19 May 2023
Natalie Lucy talks about their project mapping the Caribbean Diaspora through the letters of Andrew Salkey.
I am a PhD student at UCL. I started a part-time placement at the British Library in September which finished at the end of February. I was supervised by Eleanor Casson, who, until recently, was working on the Andrew Salkey archive and Stella Wisdom, Digital Curator. The aim of the project was to map the Caribbean diaspora through the correspondence of the writer, broadcaster and poet Andrew Salkey. Well-known both as a meticulous chronicler and a prolific correspondent, the many fascinating and frequently poignant, letters in Salkey’s extensive archive reflect a network of Caribbean writers and academics for whom Salkey served not only as something of a nexus but also as a facilitator in their careers. More importantly, though, the correspondence shows the movement of these writers within a wider context of the diaspora, a feature which we have visually presented through the digital applications, Gephi and Kepler.
Why did I apply for this project?
My thesis explores the way that the trickster character, Anancy, has historically been reinvented, primarily at key political points, to say something about heritage and identity and how he emerges in the literature of British writers and artists, particularly those with Caribbean heritage. A significant part of my research concerns the ways that Anancy was appropriated in the writing of the Caribbean Arts Movement, a dynamic group of artists and writers formed in London in the mid-1960s. Andrew Salkey was one of the three founders of CAM, along with John La Rose and Edward Kamau Brathwaite. He had been in London since the early 1950s and had already demonstrated his potential influence as something of an ‘enabler’, both through his immense generosity towards his fellow writers and his connections both within the writing world and at the BBC. The project offered an exciting opportunity. Not only would I be able to access Andrew Salkey’s archive, which would undoubtedly enhance my research, but the project had the potential to explore the dynamics between the writers and to bring to life something of the networks, which were so key to the establishment of a literary and cultural foundation.
What are Gephi and Kepler?
Gephi is an open graph visualization platform. It has been used in a variety of projects, to illustrate both social networks, which are evidenced within correspondence, and historical patterns of movement. In these projects, Gephi has been used as a way to make data more accessible and, by visually animating it, more engaging.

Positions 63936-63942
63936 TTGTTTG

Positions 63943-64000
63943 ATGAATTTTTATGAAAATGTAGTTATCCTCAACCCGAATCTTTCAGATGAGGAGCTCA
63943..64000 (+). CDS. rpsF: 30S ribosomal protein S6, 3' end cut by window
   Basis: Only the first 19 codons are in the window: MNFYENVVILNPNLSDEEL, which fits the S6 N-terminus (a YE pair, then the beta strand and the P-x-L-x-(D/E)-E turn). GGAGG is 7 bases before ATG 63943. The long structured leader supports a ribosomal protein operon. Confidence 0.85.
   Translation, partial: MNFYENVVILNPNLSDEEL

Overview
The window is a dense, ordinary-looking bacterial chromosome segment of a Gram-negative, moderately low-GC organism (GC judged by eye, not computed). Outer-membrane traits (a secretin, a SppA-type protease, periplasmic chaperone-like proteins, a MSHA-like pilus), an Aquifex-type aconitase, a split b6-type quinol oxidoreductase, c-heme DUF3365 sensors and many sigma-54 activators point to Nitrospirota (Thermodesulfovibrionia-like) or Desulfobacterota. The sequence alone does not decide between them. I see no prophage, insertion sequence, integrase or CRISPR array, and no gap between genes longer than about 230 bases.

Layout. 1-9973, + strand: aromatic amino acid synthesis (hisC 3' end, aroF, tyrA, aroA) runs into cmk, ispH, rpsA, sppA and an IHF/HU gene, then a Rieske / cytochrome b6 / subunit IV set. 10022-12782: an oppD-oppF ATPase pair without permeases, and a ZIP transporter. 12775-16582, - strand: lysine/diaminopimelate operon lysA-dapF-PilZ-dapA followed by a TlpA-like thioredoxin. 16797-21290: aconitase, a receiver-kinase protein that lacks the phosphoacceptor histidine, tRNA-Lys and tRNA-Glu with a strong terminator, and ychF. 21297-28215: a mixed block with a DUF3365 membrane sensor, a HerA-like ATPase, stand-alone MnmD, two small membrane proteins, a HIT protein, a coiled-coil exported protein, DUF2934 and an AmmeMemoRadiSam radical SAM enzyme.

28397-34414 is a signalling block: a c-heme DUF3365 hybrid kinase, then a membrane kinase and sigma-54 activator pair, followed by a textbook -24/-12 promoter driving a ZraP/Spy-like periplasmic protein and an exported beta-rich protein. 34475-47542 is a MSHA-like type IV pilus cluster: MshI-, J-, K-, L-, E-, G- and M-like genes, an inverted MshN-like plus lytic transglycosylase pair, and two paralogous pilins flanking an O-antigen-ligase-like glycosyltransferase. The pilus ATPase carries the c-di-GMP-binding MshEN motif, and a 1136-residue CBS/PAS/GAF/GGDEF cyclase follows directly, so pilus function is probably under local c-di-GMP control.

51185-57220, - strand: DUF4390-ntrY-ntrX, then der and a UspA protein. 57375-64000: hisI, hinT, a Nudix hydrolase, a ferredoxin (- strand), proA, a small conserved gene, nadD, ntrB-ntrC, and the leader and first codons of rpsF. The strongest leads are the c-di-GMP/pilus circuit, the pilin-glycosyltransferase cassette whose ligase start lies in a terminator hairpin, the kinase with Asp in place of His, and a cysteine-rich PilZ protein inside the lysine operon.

Kepler is an open source geospatial analysis tool, which was originally created by Uber to map Uber drivers around the world. This offered a useful application through which to map the movement of the Caribbean writers in Salkey’s correspondence during key periods.
Gathering the Data
The first stage of the project was to acquire the data that would ultimately be used in the visual map of the diaspora. Salkey was a meticulous archivist, retaining a significant quantity of the letters he received; he was also a diligent and attentive correspondent. Salkey’s friends were prominent Caribbean writers and publishers and Salkey’s archive contains the letters of Samuel Selvon, his distinctive language reminiscent of his groundbreaking novel The Lonely Londoners, George Lamming and Jan Carew.
The initial data was limited to the date and location of the correspondence, information that could suggest the patterns of movement within the diaspora. The idea was that it would provide a framework with which to start to explore the potential of the project.
The letters were so rich in detail, however, that other information was also recorded. I was able to note when correspondents mentioned other countries that they were planning to visit or when they spoke about other writers within the network. This provided an additional layer of information, which helped to broaden the analysis of the Caribbean diasporic network, linking people with each other as well as with Salkey.
One of the recurring themes of the letters was the evident impact that these writers had on each other, not only as a network through which to promote their work, but also to seek some form of solidarity. In numerous letters, Andrew Salkey is asked for advice or practical assistance. Sometimes this is a request for a review of their work, or a recommendation for a lecturing post, or his opinion on a piece of writing. Further clues are revealed by the fact that some of the letters also contain Salkey’s additional notes, handwritten in the margin or a penned tick beside a request.
What did I Learn?
In addition to the fascinating insight into the important work that the British Library does, I have discovered something about Andrew Salkey himself. What evolve within the letters are essentially a series of stories of friendships, between remarkable writers and artists. Sometimes, the extent of appreciation for Salkey’s generosity in helping so many other writers and friends can also be glimpsed within the, frequently poetical, words on the page. Samuel Selvon’s letters to Salkey are habitually humorous, but occasionally he steps outside his mocking, affectionate style, and says something that is profoundly moving. In one letter to Salkey on 15 March 1975, he writes: ‘you have a great gift, Andrew, so great, that even with those few words, and my inability to express myself as you do, you will understand and appreciate what I am trying to say. That is the quintessence of your genius - that behind the ballad and the episode that other human beings will laugh kiff-kiff at and enjoy you can see with the inner eye and analyse with the unique power that God gave you.'